On Tuesday, Harvard Law School (HLS) entered into a resolution agreement with the Department of Education’s Office for Civil Rights (OCR), ending a lengthy investigation into whether the school’s policies violated Title IX. To no one’s surprise, OCR concluded in the letter of findings that accompanied the resolution agreement that the school’s policies were indeed in violation of Title IX.
As FIRE discussed when we initially reported on the agreement, OCR’s letter of findings alleged, among other things, that “the Law School improperly used the ‘clear and convincing’ standard of evidence, rather than the ‘preponderance of the evidence’ standard.”
On Wednesday, HLS Professor Elizabeth Bartholet, who has been on the faculty since 1977 and now serves as director of the school’s Child Advocacy Program, and whose civil rights credentials are well established, commented on this unfortunate development. In an email to The Wall Street Journal’s Law Blog, she wrote:
The federal government’s decision that Harvard Law School violated Title IX represents nothing more than the government’s flawed view of Title IX law. The Department of Education’s Office of Civil Rights, which issued the decision, is not the ultimate decision-maker on law. The courts are responsible for interpreting the law. And I trust that the courts will eventually reject the federal government’s current views. The courts’ decisions to date, including the U.S. Supreme Court, show a much more balanced approach to sexual harassment, one which recognizes the importance of vindicating the rights of those victimized by wrongful sexual misconduct, while at the same time protecting the rights of those wrongfully accused, and protecting the rights of individual autonomy in romantic relationships.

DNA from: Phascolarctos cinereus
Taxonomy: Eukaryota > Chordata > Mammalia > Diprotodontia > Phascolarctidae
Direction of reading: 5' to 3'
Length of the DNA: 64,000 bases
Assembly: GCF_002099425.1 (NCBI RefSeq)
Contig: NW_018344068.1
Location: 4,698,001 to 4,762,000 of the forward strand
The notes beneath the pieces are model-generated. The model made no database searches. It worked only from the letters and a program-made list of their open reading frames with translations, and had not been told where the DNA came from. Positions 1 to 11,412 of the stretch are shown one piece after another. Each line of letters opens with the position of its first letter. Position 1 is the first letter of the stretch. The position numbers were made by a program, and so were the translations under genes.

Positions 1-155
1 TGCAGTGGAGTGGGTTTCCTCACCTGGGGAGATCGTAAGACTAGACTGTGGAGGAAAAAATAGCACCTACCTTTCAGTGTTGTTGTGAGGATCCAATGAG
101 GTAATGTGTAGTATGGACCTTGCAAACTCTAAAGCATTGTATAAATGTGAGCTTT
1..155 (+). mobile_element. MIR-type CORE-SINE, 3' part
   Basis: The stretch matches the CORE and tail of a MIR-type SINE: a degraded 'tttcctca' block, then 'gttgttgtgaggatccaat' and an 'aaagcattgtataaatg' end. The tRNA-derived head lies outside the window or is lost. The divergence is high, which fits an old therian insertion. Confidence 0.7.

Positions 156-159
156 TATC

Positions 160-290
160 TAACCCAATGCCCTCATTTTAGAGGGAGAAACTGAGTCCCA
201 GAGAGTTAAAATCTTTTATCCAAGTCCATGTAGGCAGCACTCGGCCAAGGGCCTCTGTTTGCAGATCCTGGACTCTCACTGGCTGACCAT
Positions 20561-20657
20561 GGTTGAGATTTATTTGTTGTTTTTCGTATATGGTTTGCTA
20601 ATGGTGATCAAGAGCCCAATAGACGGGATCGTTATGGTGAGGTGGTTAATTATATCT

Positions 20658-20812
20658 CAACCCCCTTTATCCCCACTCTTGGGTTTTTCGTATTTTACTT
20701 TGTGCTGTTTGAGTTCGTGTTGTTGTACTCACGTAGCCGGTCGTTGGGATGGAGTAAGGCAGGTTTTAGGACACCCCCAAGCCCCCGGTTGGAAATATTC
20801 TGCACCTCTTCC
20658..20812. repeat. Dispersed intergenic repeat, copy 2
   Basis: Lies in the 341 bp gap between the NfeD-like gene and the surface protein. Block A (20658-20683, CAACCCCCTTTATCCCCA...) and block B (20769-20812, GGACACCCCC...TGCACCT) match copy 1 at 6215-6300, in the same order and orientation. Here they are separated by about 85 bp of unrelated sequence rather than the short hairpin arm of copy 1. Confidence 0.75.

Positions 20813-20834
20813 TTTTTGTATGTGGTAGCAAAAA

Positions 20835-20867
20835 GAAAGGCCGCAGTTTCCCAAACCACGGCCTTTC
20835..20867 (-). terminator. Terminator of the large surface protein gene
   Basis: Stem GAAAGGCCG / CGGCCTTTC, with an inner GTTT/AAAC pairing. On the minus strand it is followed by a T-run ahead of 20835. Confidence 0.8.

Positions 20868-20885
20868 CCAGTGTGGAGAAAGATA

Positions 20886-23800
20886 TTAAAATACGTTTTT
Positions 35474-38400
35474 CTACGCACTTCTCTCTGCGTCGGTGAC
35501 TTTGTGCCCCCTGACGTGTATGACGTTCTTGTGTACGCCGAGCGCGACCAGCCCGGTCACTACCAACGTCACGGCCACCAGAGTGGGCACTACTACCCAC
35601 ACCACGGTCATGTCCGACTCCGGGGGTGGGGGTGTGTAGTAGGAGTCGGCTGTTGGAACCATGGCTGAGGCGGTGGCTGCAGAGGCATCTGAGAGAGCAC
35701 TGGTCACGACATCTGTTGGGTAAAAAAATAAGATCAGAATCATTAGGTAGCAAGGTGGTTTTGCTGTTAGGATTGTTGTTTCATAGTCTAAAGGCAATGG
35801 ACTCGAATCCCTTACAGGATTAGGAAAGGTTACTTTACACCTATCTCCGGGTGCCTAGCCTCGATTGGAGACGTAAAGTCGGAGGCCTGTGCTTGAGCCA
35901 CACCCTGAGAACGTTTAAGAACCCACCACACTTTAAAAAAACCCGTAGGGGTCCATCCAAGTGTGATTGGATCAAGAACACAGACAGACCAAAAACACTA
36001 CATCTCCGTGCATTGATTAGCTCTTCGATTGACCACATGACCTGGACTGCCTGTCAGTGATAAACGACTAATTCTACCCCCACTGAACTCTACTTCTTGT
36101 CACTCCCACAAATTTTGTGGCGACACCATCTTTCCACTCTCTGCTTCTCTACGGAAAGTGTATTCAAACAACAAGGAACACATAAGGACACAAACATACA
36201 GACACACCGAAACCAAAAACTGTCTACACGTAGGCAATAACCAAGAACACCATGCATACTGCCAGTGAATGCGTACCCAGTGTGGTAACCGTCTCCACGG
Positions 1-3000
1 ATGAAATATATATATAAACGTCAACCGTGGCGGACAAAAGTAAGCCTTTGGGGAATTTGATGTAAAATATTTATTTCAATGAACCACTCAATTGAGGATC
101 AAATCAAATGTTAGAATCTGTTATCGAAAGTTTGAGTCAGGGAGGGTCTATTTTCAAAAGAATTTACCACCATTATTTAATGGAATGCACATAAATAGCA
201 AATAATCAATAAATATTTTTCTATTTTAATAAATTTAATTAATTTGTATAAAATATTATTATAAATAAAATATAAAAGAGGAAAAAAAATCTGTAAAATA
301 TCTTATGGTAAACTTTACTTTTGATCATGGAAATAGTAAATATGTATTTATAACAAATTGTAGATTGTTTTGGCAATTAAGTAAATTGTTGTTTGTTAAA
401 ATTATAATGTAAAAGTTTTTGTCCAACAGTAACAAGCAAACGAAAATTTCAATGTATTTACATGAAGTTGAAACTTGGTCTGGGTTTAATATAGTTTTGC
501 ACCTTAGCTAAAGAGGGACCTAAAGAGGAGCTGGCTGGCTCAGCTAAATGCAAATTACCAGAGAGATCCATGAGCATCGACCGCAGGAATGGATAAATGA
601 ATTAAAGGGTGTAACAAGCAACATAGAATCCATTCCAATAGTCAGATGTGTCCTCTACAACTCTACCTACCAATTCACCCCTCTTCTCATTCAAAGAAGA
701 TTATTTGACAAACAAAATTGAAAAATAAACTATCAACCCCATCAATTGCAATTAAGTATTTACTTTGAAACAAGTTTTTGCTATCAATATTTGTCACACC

As powerful as these words are, this statement packed the strongest punch:
I believe that history will demonstrate the federal government’s position to be wrong, that our society will look back on this time as a moment of madness, and that Harvard University will be deeply shamed at the role it played in simply caving to the government’s position.
We at FIRE could not agree more. OCR’s interpretation of Title IX is deeply flawed first and foremost because it unfairly curtails due process rights for students accused of sexual misconduct. This is an argument that FIRE (and a host of others) has made repeatedly for more than three years and an argument that Professor Bartholet and 27 of her Harvard Law School colleagues made in an op-ed in The Boston Globe last October.
Hopefully, in 2015 we will put an end to this “madness.”